Melinda Gates Is Donating $250,000 to Fund a Literary Award Just for Women

Leigh Haber
·4 min read
Photo credit: Temi Oyelola
Photo credit: Temi Oyelola

From Oprah Magazine

  • The Carol Shields Prize for Fiction will award $150,000 to an emerging woman writer.

  • It is the second largest literary award in the world, after the Nobel Prize.

  • The first winner of the Carol Shields Prize for Fiction will be announced in 2023.

Today, Melinda Gates announced she is donating $250,000 to help underwrite the recently established Carol Shields Prize for Fiction, the first English language literary award to celebrate excellence in fiction by women writers in the United States and Canada, through her investment and incubation company, Pivotal Ventures.

The Carol Shields Prize for Fiction will award its winner the largest purse of any literary award in the world—$150,000—with the exception of the Nobel Prize in Literature. Its first winner and four nominees will be announced in 2023.

Pivotal Ventures’ stated mission is to jumpstart “social progress where it is stalled.” In an exclusive interview with OprahMag.com, Gates says women have fewer advantages than their male counterparts, which is why she is supporting the Carol Shields Prize in particular.

“Throughout history,” Gates says, “women have been writing profound groundbreaking books. Yet often they earn less, are reviewed less frequently, and are overlooked for awards. The Carol Shields Prize is an exciting step toward a future where books by women get the attention and prestige they deserve.”

The co-founders of the prize are the writer Susan Swan and the Canadian publisher Janice Zawerbny, who, in 2012, attended a book festival panel at which they learned that books by women receive only one-third of the review coverage accorded books by men. The data was similarly bleak when it came to who receives the lion’s share of literary prizes such as the Booker, the Nobel, the Pulitzer, and the National Book Award. The two decided they wanted to do something about it, so they began organizing, arm-twisting, and fundraising to establish an award that would specifically honor women.

They named the prize after the Pulitzer Prize-winning late writer Carol Shields, author of The Stone Diaries and many other important works in which women’s lives were the focus. Before she died of complications from breast cancer in 1998, Shields often wrote and spoke about the plight of the woman writer—and how to her, writing was “an act of redemption." In being a novelist, she was “writing away the invisibility of women’s lives.”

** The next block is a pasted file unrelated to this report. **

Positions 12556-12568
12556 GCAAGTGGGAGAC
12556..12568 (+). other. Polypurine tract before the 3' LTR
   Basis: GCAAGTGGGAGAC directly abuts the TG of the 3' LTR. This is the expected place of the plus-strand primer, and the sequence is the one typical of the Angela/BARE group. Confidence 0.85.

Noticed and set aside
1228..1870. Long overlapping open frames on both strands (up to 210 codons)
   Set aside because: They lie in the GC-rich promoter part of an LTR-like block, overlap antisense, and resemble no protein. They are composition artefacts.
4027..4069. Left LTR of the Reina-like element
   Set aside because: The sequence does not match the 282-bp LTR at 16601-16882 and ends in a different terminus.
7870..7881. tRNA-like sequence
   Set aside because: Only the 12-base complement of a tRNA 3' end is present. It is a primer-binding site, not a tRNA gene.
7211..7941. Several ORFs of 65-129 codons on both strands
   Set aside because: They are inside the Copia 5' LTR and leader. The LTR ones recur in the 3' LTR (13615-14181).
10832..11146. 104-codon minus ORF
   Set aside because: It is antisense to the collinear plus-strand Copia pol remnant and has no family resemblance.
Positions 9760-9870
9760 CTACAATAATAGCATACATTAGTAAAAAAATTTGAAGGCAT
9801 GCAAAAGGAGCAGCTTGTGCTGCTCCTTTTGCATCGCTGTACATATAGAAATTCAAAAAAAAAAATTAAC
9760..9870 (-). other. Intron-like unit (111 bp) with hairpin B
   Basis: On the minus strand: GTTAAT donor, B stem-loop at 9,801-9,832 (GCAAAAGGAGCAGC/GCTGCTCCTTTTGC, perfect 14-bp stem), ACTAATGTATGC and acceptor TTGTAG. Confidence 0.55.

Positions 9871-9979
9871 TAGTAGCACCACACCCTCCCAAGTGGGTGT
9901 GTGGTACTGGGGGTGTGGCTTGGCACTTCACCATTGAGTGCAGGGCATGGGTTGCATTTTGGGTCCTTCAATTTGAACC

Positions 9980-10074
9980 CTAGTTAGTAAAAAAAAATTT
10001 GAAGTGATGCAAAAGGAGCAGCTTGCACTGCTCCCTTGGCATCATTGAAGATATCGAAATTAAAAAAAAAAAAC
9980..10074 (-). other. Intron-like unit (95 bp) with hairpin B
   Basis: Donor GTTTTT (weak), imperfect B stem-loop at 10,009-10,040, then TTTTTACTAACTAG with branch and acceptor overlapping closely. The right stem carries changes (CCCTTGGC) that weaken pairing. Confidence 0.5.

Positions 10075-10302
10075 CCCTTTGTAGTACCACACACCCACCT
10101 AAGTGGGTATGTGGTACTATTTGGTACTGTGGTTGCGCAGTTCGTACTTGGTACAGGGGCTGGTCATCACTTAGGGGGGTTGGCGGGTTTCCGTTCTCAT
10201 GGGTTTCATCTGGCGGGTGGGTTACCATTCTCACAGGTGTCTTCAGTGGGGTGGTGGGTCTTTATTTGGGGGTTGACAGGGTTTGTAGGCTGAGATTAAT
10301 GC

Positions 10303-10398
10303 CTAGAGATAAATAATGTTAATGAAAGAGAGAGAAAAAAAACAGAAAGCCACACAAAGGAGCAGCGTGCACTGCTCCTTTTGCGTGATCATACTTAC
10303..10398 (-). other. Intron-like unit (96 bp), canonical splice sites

While Melinda Gates is primarily known in philanthropy, science, and technology, she says she is passionate about fiction, and that it was in part reading science fiction, beginning with Madeleine L’Engle’s A Wrinkle in Time, that led to her interest in computer science.

Soon after she married Microsoft founder Bill Gates and before she ever traveled to Africa with the Gates Foundation, she read Barbara Kingsolver’s The Poisonwood Bible, which, she says, “opened my eyes to seeing a different part of the world and how you might approach some of the questions in those regions.”

On the board or otherwise supporting The Carol Shields Prize are such prominent writers as Margaret Atwood, Louise Erdrich, Ann Patchett, and Natasha Trethewey, who are all also known for mentoring younger, less established writers.

In fact, mentorship will be an essential piece of the Carol Shields Prize organization, founder Susan Swan says. “We are creating an activist foundation where women writers empower other women writers. Our mentorship programs for emerging women writers from all backgrounds and gender identities are critical to shifting cultural attitudes. Emerging women writers are the young trees in the forest and older writers like myself are here in part to help them grow."

Enabling women to tell their stories is a way of empowering them, Gates adds. “Through all my travels around the world, whether in a Northern Indian village or a remote part of Tanzania, women tell me, ‘Nobody’s ever asked me my story before, they’ve never asked me about my life.’ By listening to their stories, and saying their names we were telling them: you’re lives are important. That’s why what the Carol Shields Prize will be doing is essential."

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